Article Text

Article 6. An introduction to hypothesis testing. Parametric comparison of two groups—1
1. P Driscoll,
2. F Lecky
1. Accident and Emergency Department, Hope Hospital, Salford M6 8HD, UK
1. Correspondence to: Mr Driscoll, Consultant in Accident and Emergency Medicine (pdriscoll{at}hope.srht.nwest.nhs.uk)

Request Permissions

If you wish to reuse any or all of this article please use the link below which will take you to the Copyright Clearance Center’s RightsLink service. You will be able to get a quick price and instant permission to reuse the content in many different ways.

Objectives

• Dealing with paired parametric data

• Comparing confidence intervals and p values

In covering these objectives the following terms will be introduced:

• Parametric and non-parametric analysis

• Paired z test

• Paired t test

We have shown previously that statistical inference enables general conclusions to be drawn from specific data. For example estimating a population's mean from a sample mean. At first glance this may not appear important. In practice however the ability to make these estimations is fundamental to most medical investigations. These tend to concentrate on dealing with one or more of the following questions:

Have the observations changed with time and/or intervention?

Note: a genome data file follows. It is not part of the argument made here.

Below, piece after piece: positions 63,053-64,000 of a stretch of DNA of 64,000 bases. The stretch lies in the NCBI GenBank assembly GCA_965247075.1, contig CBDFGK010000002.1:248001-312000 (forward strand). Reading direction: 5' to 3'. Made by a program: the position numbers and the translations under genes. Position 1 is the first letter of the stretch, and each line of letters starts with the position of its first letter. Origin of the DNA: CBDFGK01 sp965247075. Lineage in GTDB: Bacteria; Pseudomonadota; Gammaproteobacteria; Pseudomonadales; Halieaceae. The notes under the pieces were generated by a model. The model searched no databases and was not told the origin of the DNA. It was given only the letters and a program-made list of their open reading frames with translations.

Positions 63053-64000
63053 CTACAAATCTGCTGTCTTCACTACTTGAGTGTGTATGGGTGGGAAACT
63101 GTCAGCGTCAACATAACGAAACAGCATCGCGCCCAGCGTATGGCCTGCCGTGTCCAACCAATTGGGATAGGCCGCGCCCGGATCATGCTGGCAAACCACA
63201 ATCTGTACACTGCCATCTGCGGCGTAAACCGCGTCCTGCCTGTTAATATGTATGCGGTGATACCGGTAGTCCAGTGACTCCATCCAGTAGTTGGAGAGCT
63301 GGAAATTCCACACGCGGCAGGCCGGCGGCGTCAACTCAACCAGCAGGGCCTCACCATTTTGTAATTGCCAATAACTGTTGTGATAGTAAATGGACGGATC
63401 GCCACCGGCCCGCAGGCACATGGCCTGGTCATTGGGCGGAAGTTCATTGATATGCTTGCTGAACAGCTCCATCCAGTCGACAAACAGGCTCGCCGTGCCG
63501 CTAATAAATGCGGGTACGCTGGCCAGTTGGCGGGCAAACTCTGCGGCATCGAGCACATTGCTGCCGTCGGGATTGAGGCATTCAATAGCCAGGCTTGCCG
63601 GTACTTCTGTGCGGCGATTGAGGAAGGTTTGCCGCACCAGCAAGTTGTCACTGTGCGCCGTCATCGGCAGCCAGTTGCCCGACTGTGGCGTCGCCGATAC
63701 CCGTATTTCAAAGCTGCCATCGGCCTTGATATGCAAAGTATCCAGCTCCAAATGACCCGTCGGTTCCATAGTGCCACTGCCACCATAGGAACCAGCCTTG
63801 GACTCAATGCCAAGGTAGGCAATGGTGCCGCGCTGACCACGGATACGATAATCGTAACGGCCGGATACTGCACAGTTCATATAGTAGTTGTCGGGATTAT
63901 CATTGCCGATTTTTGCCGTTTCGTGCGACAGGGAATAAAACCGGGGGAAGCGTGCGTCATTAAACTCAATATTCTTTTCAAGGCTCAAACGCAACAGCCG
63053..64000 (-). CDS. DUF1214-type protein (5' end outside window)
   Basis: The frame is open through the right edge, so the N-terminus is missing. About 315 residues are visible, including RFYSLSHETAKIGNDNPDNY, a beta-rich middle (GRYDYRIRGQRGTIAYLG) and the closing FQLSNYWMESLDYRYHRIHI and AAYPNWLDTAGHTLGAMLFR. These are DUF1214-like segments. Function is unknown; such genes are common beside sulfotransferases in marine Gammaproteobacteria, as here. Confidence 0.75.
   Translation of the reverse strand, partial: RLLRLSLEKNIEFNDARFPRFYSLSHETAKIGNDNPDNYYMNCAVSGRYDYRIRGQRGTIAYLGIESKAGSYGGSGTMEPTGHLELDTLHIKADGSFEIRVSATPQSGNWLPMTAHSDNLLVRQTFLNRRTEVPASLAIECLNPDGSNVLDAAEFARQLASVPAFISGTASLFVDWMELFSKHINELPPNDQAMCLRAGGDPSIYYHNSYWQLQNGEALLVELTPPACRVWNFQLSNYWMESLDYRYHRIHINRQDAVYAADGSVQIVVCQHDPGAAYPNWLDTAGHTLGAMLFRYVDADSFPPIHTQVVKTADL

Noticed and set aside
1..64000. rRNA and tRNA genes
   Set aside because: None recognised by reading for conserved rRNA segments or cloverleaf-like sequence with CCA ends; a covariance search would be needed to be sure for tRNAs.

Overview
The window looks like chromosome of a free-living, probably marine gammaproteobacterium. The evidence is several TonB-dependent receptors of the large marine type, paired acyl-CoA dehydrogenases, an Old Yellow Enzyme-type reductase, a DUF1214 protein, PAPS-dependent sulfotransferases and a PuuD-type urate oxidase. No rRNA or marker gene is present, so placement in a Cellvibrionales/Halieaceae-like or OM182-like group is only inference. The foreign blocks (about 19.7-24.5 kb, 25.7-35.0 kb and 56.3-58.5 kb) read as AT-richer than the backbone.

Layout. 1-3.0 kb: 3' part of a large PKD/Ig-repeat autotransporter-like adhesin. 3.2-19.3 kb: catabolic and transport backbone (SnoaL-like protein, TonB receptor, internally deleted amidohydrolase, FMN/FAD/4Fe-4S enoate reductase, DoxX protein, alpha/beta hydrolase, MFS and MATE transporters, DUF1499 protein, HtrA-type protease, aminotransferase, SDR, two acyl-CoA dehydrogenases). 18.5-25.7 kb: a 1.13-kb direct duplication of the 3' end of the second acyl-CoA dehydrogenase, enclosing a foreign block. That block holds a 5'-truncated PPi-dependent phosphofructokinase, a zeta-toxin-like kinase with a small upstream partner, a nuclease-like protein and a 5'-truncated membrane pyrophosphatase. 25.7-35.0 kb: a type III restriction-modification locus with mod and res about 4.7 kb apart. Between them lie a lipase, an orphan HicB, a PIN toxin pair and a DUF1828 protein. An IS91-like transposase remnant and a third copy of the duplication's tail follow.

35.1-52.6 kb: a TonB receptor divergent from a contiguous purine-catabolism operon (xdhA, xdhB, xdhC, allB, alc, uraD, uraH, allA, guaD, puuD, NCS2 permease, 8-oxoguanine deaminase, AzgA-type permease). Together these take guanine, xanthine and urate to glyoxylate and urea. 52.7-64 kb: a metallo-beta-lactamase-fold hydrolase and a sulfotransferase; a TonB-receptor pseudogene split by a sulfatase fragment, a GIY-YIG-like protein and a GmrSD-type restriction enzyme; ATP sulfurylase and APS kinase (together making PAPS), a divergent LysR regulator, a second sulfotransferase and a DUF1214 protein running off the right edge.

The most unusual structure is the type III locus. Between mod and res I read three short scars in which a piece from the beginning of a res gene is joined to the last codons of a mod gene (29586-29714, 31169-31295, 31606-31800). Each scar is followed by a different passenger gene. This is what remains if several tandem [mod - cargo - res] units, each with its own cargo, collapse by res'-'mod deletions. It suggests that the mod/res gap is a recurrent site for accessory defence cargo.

Do two or more groups of observations differ from each other?

Is there an association between different observations?

To answer these questions many different types of statistical inference tests have been developed to deal with varying sample sizes and different types of data. Though the tests differ they have the common aim of assessing whether the null hypothesis is likely to be correct (box 1). They are known collectively as “tests of significance”.1

Box 1 The null hypothesis

There is no difference between the groups with respect to the measurement made.

The significance test chosen is dependent upon the type of data we are dealing with, whether it has a normal distribution and the type of question being asked.2 Once the distribution of the data is known, you can tell if the null hypothesis should be tested using parametric or non-parametric methods.

Parametric and non-parametric analysis

PARAMETRIC ANALYSIS

A normal distribution is a regular shape. As such it is possible to draw the curve exactly by simply knowing the mean, standard deviation and variance of the data. When considering a normal distribution of a population these features are known as parameters. Parametric analysis relies on the data being normally (or nearly) …

View Full Text

Footnotes

• * or estimated standard error of the mean (ESEM) if using a sample size < 100.4